Categories: privacy

A Path Forward: Rights and Rules to Protect Privacy in the United States

Privacy is on the tip of everyone’s tongue. Lawmakers are discussing how to legislate it, big tech is desperate to show they care about it, and everyday people are looking for tools and tips to help them reclaim it.

That’s why today, we are publishing our blueprint for strong federal privacy legislation in the United States. Our goals are straightforward: put people back in control of their data; establish clear, effective, and enforceable rules for those using that data; and move towards greater global alignment on governing data and the role of the internet in our lives.

For Mozilla, privacy is not optional. It’s fundamental to who we are and the work we do. It’s also fundamental to the health of the internet. Without privacy protections, we cannot trust the internet as a safe place to explore, transact, connect, and create. But thanks to a rising tide of abusive privacy practices and data breaches, trust in the internet is at an all time low.

We’ve reached this point because data practices and public policies have failed. Data has helped spur remarkable innovation and new products, but the long-standing ‘notice-and-consent’ approach to privacy has served people poorly. And the lack of truly meaningful safeguards and user protections have led to our social, financial and even political information being misused and manipulated without our understanding.

What’s needed to combat this is strong privacy legislation in the U.S. that codifies real protections for consumers and ensures more accountability from companies.

While we have seen positive movements on privacy and data protection around the globe, the United States has fallen behind. But this conversation about the problematic data practices of some companies has sparked promising interest in Congress.

Our framework spells out specifically what that law needs to accomplish. It must establish strong rights for people, rights that provide meaningful protection; it must provide clear rules for companies to limit how data is collected and used; and it must empower enforcement with clear authority and effective processes and remedies.

Clear rules for companies

  • Purposeful and limited collection and use – end the era of blanket collection and use, including collecting data for one purpose and then using it for another, by adopting clear rules for purposeful and limited collection and use of personal data.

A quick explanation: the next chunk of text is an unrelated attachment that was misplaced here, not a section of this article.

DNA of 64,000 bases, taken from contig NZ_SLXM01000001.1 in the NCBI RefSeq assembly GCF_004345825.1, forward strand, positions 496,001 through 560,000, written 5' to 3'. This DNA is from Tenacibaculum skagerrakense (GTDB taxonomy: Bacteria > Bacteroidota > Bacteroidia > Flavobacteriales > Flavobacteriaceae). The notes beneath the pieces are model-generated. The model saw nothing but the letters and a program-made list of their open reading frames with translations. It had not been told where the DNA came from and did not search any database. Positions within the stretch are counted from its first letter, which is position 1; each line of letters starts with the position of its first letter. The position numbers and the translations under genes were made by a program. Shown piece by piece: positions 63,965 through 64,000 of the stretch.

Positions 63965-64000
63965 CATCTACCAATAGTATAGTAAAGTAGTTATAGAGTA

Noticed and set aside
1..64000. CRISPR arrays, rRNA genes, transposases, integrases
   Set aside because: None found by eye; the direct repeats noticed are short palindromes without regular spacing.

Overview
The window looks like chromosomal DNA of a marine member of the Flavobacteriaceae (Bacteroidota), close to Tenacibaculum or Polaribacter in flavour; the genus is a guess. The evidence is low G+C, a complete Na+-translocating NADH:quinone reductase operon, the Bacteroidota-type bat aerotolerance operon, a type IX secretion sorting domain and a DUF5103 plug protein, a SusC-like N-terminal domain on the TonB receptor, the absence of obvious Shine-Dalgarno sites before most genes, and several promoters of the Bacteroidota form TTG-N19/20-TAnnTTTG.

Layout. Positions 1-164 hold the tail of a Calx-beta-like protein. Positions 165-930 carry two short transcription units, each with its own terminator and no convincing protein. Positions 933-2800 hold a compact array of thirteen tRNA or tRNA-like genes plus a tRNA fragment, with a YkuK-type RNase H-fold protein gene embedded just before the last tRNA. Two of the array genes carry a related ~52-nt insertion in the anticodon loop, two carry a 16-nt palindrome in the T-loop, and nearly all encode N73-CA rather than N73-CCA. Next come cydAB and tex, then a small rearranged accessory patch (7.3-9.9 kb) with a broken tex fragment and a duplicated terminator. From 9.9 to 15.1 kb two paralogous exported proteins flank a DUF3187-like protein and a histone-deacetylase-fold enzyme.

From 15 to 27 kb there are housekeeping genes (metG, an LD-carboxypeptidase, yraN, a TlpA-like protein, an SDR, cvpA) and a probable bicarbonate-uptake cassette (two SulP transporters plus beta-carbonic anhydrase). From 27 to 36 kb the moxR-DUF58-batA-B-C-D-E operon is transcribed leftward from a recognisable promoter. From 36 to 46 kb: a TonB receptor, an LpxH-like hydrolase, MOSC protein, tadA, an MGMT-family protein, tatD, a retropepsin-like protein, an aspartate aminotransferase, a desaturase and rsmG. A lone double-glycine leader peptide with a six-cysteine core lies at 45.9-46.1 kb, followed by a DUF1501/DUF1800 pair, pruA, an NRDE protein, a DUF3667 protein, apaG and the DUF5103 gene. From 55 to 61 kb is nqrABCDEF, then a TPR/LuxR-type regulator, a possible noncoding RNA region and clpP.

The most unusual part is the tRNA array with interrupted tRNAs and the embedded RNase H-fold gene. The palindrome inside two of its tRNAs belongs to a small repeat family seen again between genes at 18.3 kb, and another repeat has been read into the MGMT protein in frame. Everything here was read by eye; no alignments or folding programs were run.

• Security – ensure that our data is carefully maintained and secured, and provide clear expectations around inactive accounts.

Strong rights for people

  • Access – we must be able to view the information that has been collected or generated about us, and know how it’s being used.
  • Delete – we should be able to delete our data when reasonable, and we should understand the policies and practices around our data if our accounts and services become inactive.
  • Granular, revocable consent – stop the practice of generic consent to data collection and use; limit consents to apply to specific collection and use practices, and allow them to be revoked.

Empowered enforcement

  • Clear mandate – empower the Federal Trade Commission with a strong authority and resources to keep up with advances in technology and evolving threats to privacy.
  • Civil penalties – streamline and strengthen the FTC’s enforcement through direct civil investigation and penalty authority, without the need for time- and resource-intensive litigation.
  • Rulemaking authority – empower the FTC to set proactive obligations to secure personal information and limits on the use of personal data in ways that may harm users.

We need real action to pass smart, strong privacy legislation that codifies real protections for consumers while preserving innovation. And we need it now, more than ever.

Mozilla U.S. Consumer Privacy Bill Blueprint 4.4.19



Photo by Louis Velazquez on Unsplash